The Student News Site of North Carolina A&T State University

The A&T Register

The Student News Site of North Carolina A&T State University

The A&T Register

The Student News Site of North Carolina A&T State University

The A&T Register

N.C. A&T Launches Vaccine Clinic

Courtesy of Ameer Robertson

The vaccine clinic held on North Carolina A&T’s campus is a partnership with the Student Health Center, Cone Health, and Guilford County Department of Health & Human Services.

One of the clinic’s leaders, Dr. Robert P. Doolittle, and medical director of The Student Health Center, since May 2020. He has been practicing medicine in the Greensboro community since 1980 where he had worked at UNCG for 15 years and retired. He came out of retirement to be a medical director at NCAT. 

The university has been approved to begin distributing the Moderna vaccine and is being distributed at Alumni-Foundation Event Center. The Moderna vaccine requires two separate doses that must be four weeks apart. 

Every week the vaccine distributors inform the clinic of their shipment and the number of doses of the vaccine the NCAT clinic will be giving out the following week. On Thursdays, the clinic would be given details on their shipment about the following weeks first dose. The second dose will start to be updated every Tuesday starting on March 16. 

Due to the severe weather, the vaccination clinic was closed on Feb. 18. On the 22nd, the clinic reopened and gave out 700 doses for the day, and a few days later the clinic opened on the 25th and gave out 300 vaccination shots that day.

”When considering who to give the extra doses of the vaccine to we have a list of people that we think are vulnerable, like child care workers on campus, or the police department or the workers in the cafeteria, the housekeepers that have to clean up Hailey {the designated dorm to hold students that have tested positive on campus}” Dr. Doolittle said.  “But we rarely have extra doses.”.

Last week the vaccination clinic was geared towards health care workers missed from the previous clinic and anyone over the age of 65. This week, the vaccine is meant for K-12 teachers and anyone from the previous groups that have missed their first vaccination.

The process at the vaccination clinic is precise and it tends to flow very well. Registration for the clinic is required to prevent long wait times. When registered patients arrive at the clinic they will be temperature checked and asked to sign forms stating potential allergic reactions. 

With the Moderna vaccine, some common reactions have been fever, chills, tiredness, and headache. 

Following the required paperwork, patients are transitioned to the vaccine administration area and given their dosage. Then they go to observation where they wait for between 15 and 30 minutes, depending on their previous response to having reactions to previous vaccination shots, to assure no allergic reactions occur.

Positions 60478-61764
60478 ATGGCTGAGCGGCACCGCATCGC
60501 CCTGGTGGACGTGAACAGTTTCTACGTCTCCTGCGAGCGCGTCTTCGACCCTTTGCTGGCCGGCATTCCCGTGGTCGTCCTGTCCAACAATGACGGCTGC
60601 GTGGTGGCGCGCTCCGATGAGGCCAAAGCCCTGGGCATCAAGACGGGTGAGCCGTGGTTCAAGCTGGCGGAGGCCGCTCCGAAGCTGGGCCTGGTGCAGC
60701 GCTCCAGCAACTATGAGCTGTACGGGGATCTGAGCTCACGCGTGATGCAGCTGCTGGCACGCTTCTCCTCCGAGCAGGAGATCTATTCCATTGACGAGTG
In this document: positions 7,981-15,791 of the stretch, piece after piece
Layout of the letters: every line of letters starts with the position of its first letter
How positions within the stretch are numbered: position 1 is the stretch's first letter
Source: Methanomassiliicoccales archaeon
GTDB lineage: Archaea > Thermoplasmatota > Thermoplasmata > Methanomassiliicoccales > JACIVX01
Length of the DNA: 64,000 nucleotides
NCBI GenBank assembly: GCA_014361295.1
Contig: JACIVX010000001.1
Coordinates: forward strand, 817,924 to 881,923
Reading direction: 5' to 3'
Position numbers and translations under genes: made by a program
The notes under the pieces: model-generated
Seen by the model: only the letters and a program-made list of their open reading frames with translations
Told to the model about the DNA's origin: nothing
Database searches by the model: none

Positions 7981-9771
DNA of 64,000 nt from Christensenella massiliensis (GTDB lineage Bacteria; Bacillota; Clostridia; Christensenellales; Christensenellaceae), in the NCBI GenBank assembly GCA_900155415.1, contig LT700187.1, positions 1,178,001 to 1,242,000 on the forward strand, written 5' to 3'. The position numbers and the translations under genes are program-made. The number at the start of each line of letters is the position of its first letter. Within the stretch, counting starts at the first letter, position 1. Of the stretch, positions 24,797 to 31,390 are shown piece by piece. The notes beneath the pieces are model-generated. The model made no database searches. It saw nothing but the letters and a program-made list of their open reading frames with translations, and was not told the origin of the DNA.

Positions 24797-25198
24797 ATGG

There are quite a few students on campus that have their own opinions on whether or not to take the virus. Heather Norris, a sophomore civil engineering student, is pro-vaccine because she has always taken vaccines when they come out.

”I do not want to get COVID-19, and I am more afraid of getting COVID than getting the vaccine, I have been vaccinated so many times, and the government approved this, so I am not afraid of it,” said Norris.

Duane Smith, a senior electrical engineering student, is anti-vaccine because he does not believe that this vaccine has pure intentions.

“Honestly, I think the vaccine is a hoax, the fact that the virus came out in China, it was made in a lab, came across the world, and months later there were reports on the news of a huge water party of hundreds of thousands of people in China where the virus started,” said Smith. “After doing my own research I believe that it is a conspiracy to put chips in people, and I do not want a chip inside of me…but if I am required to get one by law or a job then I will take the vaccine.”

Many Americans are hesitant to receive the vaccine, and for years Black Americans have dealt with medical racism which has led to this hesitancy.

In an article by The Associated Press, they stated that the vaccine was said to have been man-made in a lab, but multiple sources have proven that to be false, concluding that COVID-19 is a mutation from a virus already found in bats.

Dr. Doolittle stated that the Moderna vaccine has been well studied across multiple populations, and he has taken both doses himself. He recommends people taking the vaccine because there will be a higher chance of the virus mutating and being worse than the current COVID-19 conditions.

The vaccination clinic will continue to give out vaccination shots for the remainder of the Spring 2021 semester. 

If there are any more questions regarding the vaccination clinic and how to register, please call the Campus Information at 336-334-7500 or the Student Health Center at 336-334-7880.

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